In his novel, Fortune’s Hand, R N Morris treats us to a visceral interpretation of Ralegh’s life. This is an extraordinary novel. We experience it from multiple points of view, from the acorn that will grow to become the oak timbers of the ship he will sail in, to the teeming life within an old ship’s biscuit. Much of Elizabethan life on board ship is ugly and brutal. We are shown a thief having his hand cut off, and later we witness a massacre in Ireland, and wince at the way a horse might pick its way across a corpse-strewn field. Yet the writing of it is always lyrical, and Morris gives these events a strange kind of beauty. What impresses is that Raleigh experiences these things as part and parcel of his life – to him they are every day occurrences. We are really treated to the mind-set of an Elizabethan man.
Ralegh is of course obsessed with gold, and we see his ambition and his turbulent relationship with the Queen. Yet his literary ambitions are also on show – the novel includes a whole scene after a tennis match written in blank verse, where the dialogue zips back and forth like a tennis ball as if we are in a Shakespeare play. Above all, this is a novel that explores what it is to be a historical novel. It is unlike any other historical novel of the period, and its skilful research and execution are much to be admired.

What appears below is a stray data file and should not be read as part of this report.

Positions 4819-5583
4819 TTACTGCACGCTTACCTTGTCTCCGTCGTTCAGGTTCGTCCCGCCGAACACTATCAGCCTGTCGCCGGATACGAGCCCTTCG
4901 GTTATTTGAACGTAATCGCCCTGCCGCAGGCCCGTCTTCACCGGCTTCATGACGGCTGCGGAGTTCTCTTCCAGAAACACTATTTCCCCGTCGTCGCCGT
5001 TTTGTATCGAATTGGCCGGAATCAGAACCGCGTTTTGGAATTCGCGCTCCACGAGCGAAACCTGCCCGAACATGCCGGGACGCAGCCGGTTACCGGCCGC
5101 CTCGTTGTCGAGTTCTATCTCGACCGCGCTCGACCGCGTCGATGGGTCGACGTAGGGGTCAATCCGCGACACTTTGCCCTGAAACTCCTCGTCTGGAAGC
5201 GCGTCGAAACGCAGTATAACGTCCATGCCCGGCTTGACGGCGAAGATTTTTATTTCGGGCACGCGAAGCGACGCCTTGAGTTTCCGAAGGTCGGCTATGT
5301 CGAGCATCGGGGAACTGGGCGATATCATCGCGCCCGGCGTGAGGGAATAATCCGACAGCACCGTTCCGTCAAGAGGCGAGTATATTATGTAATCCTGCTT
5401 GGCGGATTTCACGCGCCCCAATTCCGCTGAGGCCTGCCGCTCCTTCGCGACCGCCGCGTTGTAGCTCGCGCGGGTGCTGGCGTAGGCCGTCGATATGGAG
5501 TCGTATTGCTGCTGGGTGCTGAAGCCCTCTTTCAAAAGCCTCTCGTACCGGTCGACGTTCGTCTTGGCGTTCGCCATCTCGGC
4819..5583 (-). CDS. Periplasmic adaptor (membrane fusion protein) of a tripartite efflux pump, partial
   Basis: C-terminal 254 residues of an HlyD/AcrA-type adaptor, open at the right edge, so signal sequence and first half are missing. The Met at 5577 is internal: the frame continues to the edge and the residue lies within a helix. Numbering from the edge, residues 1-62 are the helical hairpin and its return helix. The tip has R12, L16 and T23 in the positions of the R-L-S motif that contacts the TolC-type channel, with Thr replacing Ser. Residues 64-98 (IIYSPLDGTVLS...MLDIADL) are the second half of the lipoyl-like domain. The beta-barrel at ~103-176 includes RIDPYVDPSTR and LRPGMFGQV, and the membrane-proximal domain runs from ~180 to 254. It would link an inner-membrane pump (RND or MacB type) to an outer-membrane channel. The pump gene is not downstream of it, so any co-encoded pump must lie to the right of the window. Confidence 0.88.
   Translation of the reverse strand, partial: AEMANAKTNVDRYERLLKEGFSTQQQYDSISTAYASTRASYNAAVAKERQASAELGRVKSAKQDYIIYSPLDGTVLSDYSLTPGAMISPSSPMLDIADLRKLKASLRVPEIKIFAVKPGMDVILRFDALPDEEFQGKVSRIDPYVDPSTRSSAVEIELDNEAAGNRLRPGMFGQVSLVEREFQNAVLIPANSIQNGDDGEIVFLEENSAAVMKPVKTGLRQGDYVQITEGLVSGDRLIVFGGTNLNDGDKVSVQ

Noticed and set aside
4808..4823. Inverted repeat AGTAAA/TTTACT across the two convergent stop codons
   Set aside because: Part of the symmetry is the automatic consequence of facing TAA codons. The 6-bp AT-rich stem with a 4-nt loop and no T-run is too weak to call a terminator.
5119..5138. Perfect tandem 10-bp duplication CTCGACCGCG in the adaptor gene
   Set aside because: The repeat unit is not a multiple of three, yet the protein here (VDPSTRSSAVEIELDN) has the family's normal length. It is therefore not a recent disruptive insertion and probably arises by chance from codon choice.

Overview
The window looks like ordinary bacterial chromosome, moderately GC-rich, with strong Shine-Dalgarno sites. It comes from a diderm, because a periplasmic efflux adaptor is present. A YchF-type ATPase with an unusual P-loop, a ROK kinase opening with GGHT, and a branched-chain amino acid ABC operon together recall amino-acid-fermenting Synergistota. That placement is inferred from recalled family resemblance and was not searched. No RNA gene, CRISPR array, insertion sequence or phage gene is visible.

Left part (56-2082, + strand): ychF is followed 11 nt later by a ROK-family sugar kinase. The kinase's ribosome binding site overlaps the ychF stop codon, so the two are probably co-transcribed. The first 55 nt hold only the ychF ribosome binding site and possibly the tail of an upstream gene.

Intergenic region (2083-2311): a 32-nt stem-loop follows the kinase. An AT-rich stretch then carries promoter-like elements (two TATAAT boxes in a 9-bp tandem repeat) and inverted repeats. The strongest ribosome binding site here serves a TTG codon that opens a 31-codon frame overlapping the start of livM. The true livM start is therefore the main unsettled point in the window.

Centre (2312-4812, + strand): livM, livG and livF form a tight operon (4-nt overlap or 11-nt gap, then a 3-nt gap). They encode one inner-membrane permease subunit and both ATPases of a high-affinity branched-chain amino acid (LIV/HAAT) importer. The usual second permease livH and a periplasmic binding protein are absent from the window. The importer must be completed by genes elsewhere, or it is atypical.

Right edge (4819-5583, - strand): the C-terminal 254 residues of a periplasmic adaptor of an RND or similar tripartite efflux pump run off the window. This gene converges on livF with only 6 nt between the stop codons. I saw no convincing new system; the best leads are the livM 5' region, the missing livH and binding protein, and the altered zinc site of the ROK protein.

I’m delighted to welcome J.G Harlond today, for a post about memory and research, and the writing of her cosy Bob Robbins Home Front Mysteries.
J.G Harlond is a British author of historical crime novels. After travelling widely, Jane and her Spanish husband are now settled in rural Andalucía, Spain. Do grab a coffee and sit to enjoy this interesting insight into a writer’s process.
Over to Jane:
Like Deborah, I write fiction set in the 17th Century and World War Two. I enjoy the hard work that goes into writing about both epochs, but I have to admit my new story, Private Lives (set 1942), has been challenging. On the surface, writing a cosy historical crime with a touch of black comedy should have been easier than writing The Chosen Man Trilogy, for example, but it wasn’t.
Ludo da Portovenere’s wicked adventures in Europe and India in the mid-seventeenth century are all based on documented history. Each story includes facts, researched social and commercial data, plus a few lesser known historical details such as what happened to some of the most valuable English Crown Jewels during the English Civil War: what happens to Bob Robbins in Devon and Cornwall during the nineteen-forties also includes researched data and surprising facts, but Bob’s stories also draw on personal memory. Not that I lived through the Second World War: I’m not that old! The background and ambience of Local Resistance and Private Lives, however, rely to an extent on how I interpreted wartime life from my parents’ and grand-parents’ references and anecdotes. This in turn involves a certain amount of speculation on how other ‘ordinary’ families lived in small towns, rural and coastal communities.